as their chief town, sacred to Cybele
    Cybele
    Cybele , was a Phrygian form of the Earth Mother or Great Mother. As with Greek Gaia , her Minoan equivalent Rhea and some aspects of Demeter, Cybele embodies the fertile Earth...

    , and
  3. the Trocmi
    Trocmi
    The Trocmii or Trocmi were one of the three ancient tribes of Galatia in central Asia Minor, together with the Tolistobogii and Tectosages, part of the possible Celtic group who moved from Macedonia into Asia Minor in the early third century BCE ....

     on the east, round their chief town Tavium
    Tavium
    Tavium, or Tavia, was the chief city of the Galatian tribe of Trocmi, one of the three Celtic tribes which migrated from the Danube Valley to Galatia in present-day central Turkey in the 3rd century BCE. Owing to its position on the high roads of commerce was an important trading post...

    . Each tribal territory was divided into four cantons or tetrarchies. Each of the twelve tetrarchs had under him a judge and a general. A council of the nation consisting of the tetrarchs and three hundred senators was periodically held at Drynemeton.


The king of Attalid Pergamene employed their services in the increasingly devastating wars of Asia Minor; another band deserted from their Egyptian overlord Ptolemy IV after a solar eclipse
Solar eclipse
As seen from the Earth, a solar eclipse occurs when the Moon passes between the Sun and the Earth, and the Moon fully or partially blocks the Sun as viewed from a location on Earth. This can happen only during a new moon, when the Sun and the Moon are in conjunction as seen from Earth. At least...

 had broken their spirits.

In the early 2nd century BC, they proved terrible allies of Antiochus the Great, the last Seleucid king trying to regain suzerainty over Asia Minor. In 189 BC, Rome sent Gnaeus Manlius Vulso
Gnaeus Manlius Vulso
Gnaeus Manlius Vulso was a Roman consul for the year 189 BC, together with Marcus Fulvius Nobilior. He led a victorius campaign against the Galatian Gauls of Asia Minor in 189 BC during the Galatian War. He may have been awarded a triumph in 187BCE...

 on an expedition against the Galatians, the Galatian War
Galatian War
The Galatian War was a war between the Galatian Gauls and the Roman Republic supported by their allies Pergamum in 189 BC. The war was fought in Galatia in central Asia Minor, in present day Turkey....

. He defeated them. Galatia was henceforth dominated by Rome through regional rulers from 189 BC onward. Galatia declined and fell at times under Pontic
Pontus
Pontus or Pontos is a historical Greek designation for a region on the southern coast of the Black Sea, located in modern-day northeastern Turkey. The name was applied to the coastal region in antiquity by the Greeks who colonized the area, and derived from the Greek name of the Black Sea: Πόντος...

 ascendancy. They were finally freed by the Mithridatic Wars
Mithridatic Wars
There were three Mithridatic Wars between Rome and the Kingdom of Pontus in the 1st century BC. They are named for Mithridates VI who was King of Pontus at the time....

, during which they supported Rome.

In the settlement of 64 BC, Galatia became a client-state of the Roman empire, the old constitution disappeared, and three chiefs (wrongly styled "tetrarchs") were appointed, one for each tribe. But this arrangement soon gave way before the ambition of one of these tetrarchs, Deiotarus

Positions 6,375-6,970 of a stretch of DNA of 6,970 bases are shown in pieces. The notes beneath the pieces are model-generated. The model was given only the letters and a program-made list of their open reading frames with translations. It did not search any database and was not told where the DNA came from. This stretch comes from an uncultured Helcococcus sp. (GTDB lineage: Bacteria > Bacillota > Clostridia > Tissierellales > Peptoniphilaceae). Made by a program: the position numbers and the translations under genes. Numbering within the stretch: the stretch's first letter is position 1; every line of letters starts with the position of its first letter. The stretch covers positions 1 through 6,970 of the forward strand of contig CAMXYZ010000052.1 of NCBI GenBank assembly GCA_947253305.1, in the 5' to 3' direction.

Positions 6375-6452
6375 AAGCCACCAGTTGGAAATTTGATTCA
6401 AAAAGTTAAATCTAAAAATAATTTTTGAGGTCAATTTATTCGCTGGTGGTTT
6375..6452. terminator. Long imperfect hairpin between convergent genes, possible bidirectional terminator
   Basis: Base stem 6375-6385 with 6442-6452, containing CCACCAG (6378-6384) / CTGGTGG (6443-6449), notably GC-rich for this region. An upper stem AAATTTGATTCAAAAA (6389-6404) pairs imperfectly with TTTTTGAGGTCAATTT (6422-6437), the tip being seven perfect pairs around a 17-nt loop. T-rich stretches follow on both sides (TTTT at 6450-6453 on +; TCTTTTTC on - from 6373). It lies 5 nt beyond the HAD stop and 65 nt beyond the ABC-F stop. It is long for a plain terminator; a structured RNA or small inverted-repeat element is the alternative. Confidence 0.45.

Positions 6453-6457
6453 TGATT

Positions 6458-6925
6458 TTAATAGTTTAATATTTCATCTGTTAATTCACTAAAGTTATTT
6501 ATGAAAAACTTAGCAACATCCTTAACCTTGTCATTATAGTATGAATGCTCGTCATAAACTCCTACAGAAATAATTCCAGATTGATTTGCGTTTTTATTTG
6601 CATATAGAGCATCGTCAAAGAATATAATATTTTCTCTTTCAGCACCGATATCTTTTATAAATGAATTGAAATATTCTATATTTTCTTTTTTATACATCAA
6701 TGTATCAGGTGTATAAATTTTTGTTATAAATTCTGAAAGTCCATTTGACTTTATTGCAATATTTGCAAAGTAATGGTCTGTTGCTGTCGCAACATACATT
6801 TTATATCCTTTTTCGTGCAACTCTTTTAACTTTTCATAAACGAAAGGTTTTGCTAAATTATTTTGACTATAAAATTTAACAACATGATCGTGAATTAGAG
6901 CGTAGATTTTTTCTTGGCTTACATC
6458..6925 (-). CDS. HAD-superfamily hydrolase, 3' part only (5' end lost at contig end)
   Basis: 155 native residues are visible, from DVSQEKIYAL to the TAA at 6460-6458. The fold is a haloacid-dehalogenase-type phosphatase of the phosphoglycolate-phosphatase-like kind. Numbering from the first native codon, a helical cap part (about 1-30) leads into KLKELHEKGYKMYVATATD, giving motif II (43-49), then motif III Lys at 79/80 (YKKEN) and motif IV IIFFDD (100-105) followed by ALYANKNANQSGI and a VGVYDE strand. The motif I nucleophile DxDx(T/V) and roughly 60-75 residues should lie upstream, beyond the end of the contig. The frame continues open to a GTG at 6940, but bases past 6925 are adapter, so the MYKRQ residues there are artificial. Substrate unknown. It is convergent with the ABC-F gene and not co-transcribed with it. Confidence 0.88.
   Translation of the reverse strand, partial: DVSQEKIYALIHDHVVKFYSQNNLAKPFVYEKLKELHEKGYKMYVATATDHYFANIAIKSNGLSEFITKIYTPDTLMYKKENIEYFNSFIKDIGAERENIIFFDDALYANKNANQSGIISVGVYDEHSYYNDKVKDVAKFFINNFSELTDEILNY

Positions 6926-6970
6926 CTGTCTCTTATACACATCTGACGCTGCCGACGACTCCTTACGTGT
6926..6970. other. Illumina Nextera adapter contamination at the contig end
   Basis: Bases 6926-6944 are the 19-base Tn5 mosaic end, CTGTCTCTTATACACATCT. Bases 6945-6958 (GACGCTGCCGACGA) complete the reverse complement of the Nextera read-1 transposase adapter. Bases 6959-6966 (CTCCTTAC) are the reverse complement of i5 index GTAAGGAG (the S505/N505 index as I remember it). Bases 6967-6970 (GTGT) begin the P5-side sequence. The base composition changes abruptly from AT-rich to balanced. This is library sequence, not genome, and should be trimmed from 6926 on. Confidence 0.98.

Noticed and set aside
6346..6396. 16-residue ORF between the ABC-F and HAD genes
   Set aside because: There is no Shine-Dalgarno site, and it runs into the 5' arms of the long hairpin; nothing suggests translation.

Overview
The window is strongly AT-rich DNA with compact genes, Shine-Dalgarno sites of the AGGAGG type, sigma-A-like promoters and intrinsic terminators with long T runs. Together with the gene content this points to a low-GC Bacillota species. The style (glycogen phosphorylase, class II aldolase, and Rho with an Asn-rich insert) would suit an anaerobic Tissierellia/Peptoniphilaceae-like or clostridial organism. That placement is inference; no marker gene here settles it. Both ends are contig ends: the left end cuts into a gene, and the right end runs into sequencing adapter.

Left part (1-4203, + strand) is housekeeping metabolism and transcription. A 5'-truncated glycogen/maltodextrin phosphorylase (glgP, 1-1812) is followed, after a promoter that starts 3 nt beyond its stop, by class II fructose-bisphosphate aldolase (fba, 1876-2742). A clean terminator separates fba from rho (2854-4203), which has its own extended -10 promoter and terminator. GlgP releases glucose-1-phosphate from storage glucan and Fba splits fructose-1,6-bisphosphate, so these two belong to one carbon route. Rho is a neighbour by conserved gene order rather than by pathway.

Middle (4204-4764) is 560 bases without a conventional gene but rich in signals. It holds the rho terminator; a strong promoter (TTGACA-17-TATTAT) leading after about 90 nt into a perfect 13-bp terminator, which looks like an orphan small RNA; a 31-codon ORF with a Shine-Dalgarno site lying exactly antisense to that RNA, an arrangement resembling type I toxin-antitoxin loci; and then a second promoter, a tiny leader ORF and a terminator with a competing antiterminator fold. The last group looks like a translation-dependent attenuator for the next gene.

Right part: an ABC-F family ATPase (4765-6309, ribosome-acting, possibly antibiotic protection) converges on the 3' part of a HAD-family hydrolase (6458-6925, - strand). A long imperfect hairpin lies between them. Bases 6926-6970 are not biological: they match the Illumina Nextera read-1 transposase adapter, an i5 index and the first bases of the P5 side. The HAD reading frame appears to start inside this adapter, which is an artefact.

Deiotarus
Deiotarus of Galatia was a Chief Tetrarch of the Tolistobogii at Western Galatia, Asia Minor, and a King of Galatia at Anatolia, Asia Minor. He was considered one of the most adept of Celtic kings, ruling the three tribes of Celtic Galatia from his fortress in Blucium...

, the contemporary of Cicero
Cicero
Marcus Tullius Cicero , was a Roman philosopher, statesman, lawyer, political theorist, and Roman constitutionalist. He came from a wealthy municipal family of the equestrian order, and is widely considered one of Rome's greatest orators and prose stylists.He introduced the Romans to the chief...

 and Julius Caesar
Julius Caesar
Gaius Julius Caesar was a Roman general and statesman and a distinguished writer of Latin prose. He played a critical role in the gradual transformation of the Roman Republic into the Roman Empire....

, who made himself master of the other two tetrarchies and was finally recognized by the Romans as 'king' of Galatia.

Roman and Christian Galatia




Upon the death of Deiotarus, the Kingdom of Galatia was given to Amyntas
Amyntas of Galatia
Amyntas , Tetrarch of the Trocmi was a King of Galatia and several of the adjacent countries between 36 BC and 25 BC, mentioned by Strabo as contemporary with himself. He was the son of Brogitarix, King of Galatia and his wife, a Princess of Galatia. He seems to have first possessed Lycaonia, where...

, an auxiliary commander in the Roman army of Brutus and Cassius who gained the favor of Mark Antony. However, on his death in 25 BC, Galatia was incorporated by Octavian Augustus
Augustus
Augustus ;23 September 63 BC – 19 August AD 14) is considered the first emperor of the Roman Empire, which he ruled alone from 27 BC until his death in 14 AD.The dates of his rule are contemporary dates; Augustus lived under two calendars, the Roman Republican until 45 BC, and the Julian...

 into the Roman Empire, becoming a Roman province. Near his capital Ancyra (modern Ankara), Pylamenes, the king's heir, rebuilt a temple of the Phrygian god Men
Men (god)